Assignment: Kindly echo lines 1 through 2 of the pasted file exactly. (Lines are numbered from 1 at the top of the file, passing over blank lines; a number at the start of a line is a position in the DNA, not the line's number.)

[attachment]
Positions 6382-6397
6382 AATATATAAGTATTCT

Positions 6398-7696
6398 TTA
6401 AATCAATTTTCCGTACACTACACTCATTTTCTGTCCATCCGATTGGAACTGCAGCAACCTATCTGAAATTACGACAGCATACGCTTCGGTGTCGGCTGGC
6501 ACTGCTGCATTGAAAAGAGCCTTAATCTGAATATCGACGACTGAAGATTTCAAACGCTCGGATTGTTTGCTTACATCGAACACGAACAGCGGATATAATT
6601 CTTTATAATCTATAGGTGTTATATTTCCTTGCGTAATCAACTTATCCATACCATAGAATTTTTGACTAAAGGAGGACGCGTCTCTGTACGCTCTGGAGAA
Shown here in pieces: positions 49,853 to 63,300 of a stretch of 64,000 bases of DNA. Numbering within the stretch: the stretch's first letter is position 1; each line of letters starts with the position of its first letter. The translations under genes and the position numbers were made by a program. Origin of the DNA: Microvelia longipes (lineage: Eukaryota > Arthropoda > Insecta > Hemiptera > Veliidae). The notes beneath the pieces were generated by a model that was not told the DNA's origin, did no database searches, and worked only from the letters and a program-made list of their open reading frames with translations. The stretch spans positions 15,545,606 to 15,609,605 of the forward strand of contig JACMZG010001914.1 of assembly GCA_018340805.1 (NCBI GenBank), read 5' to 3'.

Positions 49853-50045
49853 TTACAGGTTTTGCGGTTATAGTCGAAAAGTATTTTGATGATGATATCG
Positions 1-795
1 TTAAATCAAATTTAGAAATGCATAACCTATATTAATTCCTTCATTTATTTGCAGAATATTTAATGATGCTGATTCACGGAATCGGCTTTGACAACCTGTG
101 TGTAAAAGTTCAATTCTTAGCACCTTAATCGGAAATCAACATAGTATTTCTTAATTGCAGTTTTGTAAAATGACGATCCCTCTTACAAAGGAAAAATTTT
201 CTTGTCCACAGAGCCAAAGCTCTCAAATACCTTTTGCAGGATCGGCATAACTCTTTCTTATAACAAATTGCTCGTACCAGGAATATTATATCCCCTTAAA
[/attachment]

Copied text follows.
Positions 6382-6397
6382 AATATATAAGTATTCT